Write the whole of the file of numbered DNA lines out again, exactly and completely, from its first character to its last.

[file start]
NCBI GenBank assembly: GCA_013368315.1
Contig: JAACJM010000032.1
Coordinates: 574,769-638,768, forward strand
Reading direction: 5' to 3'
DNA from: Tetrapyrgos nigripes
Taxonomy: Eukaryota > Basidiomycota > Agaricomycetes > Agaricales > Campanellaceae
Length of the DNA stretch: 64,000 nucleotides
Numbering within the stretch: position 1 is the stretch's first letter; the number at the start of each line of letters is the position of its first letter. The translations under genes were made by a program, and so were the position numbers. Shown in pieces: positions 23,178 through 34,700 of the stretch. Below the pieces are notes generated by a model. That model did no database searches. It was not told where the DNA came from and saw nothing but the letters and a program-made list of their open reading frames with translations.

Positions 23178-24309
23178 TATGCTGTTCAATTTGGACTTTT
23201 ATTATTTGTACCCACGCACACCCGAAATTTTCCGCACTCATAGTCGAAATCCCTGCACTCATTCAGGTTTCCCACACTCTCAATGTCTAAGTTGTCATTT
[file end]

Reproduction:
NCBI GenBank assembly: GCA_013368315.1
Contig: JAACJM010000032.1
Coordinates: 574,769-638,768, forward strand
Reading direction: 5' to 3'
DNA from: Tetrapyrgos nigripes
Taxonomy: Eukaryota > Basidiomycota > Agaricomycetes > Agaricales > Campanellaceae
Length of the DNA stretch: 64,000 nucleotides
Numbering within the stretch: position 1 is the stretch's first letter; the number at the start of each line of letters is the position of its first letter. The translations under genes were made by a program, and so were the position numbers. Shown in pieces: positions 23,178 through 34,700 of the stretch. Below the pieces are notes generated by a model. That model did no database searches. It was not told where the DNA came from and saw nothing but the letters and a program-made list of their open reading frames with translations.

Positions 23178-24309
23178 TATGCTGTTCAATTTGGACTTTT
23201 ATTATTTGTACCCACGCACACCCGAAATTTTCCGCACTCATAGTCGAAATCCCTGCACTCATTCAGGTTTCCCACACTCTCAATGTCTAAGTTGTCATTT